How to Bring a New Player Into Your Roleplaying Campaign
...If that headline doesn’t make you wince a little bit in sympathetic pain, I envy you: because you have apparently led a charmed life when it comes to roleplaying games (RPGs). The rest of us all know how a new player can be a (either temporary, or semi-permanent) problem player. Some of us have even been that problem player, although nobody really likes to admit that they were once the bad guys, however unintentionally. Still, getting new blood is part of getting the RPG hobby (dare I say, ‘lifestyle?’) to grow. So let’s make it as painless as possible, shall we?
We’ll break this up into three sections:
If you are the gamemaster (GM): congratulations! You sucked in another player for your campaign! Well done. Now try to keep him. First off, if it’s “let’s keep her:” you can have your girlfriend play. You can have your not-girlfriend play. But if you’d like your new player to be your girlfriend then GMing for her is not as optimal a method of achieving that result as is simply, well, asking her on a date or something. Substitute genders as needed or desired here, but the advice remains the same: your potential love interest is primarily there to play. So play*.
Aside from that, the most practical thing that I can think of when it comes to bringing a new player in is to have that player first show up at the table by roleplaying some of the non-player characters** (NPCs). Doing this will give that player an idea of the existing group dynamic, what the party is looking for in a new player-character (PC), what the party needs in a new PC, and a direct look at how everybody plays and acts while around the table. Plus, it can provide exposures to both the regular and house rules for the game, which will hopefully save time later. And, of course, it will help everybody get to the point where they all decide whether this new player is really going to fit in, or not. Which is kind of important to resolve early.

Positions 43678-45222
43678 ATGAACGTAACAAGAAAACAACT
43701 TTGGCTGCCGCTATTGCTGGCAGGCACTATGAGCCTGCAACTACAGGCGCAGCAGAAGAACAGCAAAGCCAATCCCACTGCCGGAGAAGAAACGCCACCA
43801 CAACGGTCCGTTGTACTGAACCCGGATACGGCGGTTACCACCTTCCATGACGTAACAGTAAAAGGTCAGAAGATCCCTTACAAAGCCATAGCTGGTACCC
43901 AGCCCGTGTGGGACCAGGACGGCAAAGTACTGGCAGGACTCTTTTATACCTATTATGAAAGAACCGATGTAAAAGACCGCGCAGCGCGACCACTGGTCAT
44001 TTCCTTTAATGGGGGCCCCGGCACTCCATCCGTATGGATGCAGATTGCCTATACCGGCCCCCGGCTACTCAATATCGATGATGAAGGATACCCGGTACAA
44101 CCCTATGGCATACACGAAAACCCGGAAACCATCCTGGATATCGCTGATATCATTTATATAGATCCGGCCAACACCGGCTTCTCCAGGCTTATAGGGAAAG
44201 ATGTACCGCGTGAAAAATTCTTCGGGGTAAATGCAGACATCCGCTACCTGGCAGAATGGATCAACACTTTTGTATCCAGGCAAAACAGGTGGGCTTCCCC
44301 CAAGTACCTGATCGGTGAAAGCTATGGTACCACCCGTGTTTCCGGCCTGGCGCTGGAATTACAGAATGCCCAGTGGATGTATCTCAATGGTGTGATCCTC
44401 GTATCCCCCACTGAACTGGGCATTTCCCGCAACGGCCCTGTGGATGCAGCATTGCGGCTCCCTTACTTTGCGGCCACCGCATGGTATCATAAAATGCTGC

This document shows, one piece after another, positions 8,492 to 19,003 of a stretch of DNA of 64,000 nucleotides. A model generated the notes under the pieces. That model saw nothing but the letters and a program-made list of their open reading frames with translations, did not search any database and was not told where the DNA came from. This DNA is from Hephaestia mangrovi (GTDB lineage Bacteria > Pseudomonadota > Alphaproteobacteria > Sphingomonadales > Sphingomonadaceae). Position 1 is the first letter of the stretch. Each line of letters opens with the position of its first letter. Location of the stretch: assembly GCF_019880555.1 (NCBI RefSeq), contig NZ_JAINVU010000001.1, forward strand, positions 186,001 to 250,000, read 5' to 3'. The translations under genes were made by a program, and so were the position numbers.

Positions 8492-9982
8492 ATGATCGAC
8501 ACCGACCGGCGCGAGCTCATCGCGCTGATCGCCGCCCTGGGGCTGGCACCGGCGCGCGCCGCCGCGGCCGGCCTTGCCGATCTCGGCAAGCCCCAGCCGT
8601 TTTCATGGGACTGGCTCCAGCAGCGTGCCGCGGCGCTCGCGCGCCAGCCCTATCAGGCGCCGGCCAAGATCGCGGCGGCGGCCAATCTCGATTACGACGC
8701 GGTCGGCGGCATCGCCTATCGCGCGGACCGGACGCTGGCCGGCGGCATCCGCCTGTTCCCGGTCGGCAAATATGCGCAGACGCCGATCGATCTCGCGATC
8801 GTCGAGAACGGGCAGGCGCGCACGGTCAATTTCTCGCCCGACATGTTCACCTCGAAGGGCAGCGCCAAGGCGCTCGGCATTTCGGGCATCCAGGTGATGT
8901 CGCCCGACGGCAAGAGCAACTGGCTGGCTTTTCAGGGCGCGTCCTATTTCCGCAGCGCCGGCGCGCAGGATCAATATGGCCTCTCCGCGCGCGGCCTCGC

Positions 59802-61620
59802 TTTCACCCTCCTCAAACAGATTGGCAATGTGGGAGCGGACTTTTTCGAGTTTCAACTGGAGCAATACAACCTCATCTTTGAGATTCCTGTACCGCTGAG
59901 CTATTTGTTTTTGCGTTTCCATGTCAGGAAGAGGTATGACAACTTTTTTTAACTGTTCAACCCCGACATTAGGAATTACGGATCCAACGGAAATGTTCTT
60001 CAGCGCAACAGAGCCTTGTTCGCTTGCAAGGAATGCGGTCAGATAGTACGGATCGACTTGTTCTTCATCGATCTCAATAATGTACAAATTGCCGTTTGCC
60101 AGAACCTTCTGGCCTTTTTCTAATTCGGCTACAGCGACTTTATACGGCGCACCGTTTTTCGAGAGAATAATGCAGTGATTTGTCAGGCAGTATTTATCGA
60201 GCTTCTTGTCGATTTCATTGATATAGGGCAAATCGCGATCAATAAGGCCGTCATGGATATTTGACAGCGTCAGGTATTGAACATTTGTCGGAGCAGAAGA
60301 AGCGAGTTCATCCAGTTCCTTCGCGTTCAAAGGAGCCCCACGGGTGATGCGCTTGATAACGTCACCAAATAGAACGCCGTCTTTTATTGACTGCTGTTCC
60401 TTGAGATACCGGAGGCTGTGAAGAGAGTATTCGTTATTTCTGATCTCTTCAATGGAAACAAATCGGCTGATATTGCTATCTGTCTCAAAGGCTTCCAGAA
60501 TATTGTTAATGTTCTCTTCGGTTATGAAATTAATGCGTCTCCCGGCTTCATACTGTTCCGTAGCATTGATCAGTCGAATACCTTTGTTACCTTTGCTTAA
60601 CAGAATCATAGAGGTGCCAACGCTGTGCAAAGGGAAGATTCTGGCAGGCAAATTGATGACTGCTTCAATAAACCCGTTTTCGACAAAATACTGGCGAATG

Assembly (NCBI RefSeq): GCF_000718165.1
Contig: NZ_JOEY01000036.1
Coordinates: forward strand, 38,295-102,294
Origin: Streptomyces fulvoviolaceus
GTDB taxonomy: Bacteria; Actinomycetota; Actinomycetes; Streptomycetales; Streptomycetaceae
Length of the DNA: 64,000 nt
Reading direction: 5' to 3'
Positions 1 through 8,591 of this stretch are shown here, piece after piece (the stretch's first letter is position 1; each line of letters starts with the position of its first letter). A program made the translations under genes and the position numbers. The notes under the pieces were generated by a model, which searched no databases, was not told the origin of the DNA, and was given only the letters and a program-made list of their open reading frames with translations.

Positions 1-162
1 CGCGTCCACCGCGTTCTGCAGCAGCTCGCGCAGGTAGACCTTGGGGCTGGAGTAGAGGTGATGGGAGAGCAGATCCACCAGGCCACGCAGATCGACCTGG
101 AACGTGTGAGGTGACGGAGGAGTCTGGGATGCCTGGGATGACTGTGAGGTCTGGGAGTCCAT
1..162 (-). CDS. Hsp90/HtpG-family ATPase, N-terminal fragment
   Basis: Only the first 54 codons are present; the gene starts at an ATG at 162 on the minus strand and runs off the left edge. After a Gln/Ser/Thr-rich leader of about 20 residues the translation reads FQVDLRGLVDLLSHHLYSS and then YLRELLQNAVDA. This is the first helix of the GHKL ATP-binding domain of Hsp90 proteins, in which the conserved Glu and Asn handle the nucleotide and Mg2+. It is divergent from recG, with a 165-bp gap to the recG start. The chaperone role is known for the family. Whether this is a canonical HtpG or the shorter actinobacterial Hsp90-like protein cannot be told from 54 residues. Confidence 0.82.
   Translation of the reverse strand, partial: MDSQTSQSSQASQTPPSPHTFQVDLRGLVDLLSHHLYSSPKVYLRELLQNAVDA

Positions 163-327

If you are already playing: congratulations! You guys have somebody who can join the group! Well done. Now don’t scare him off. Moderation is one of your touchstones for this sort of thing: you don’t want him to feel like he’s intruding, and you definitely don’t want to make him feel like he’s in a cult. The other touchstone? Patience. Sure, the rules of the game are right there in the book, which you’ve of course read twenty times or so because reading RPG books for fun is what gamers do. But not everybody does; and not everybody can. It will probably take your new fellow party-member as much time as it took you to get up to speed -- and if you think that it didn’t take you any time at all to get up to speed when you started roleplaying… sure. Whatever you say. Be patient anyway.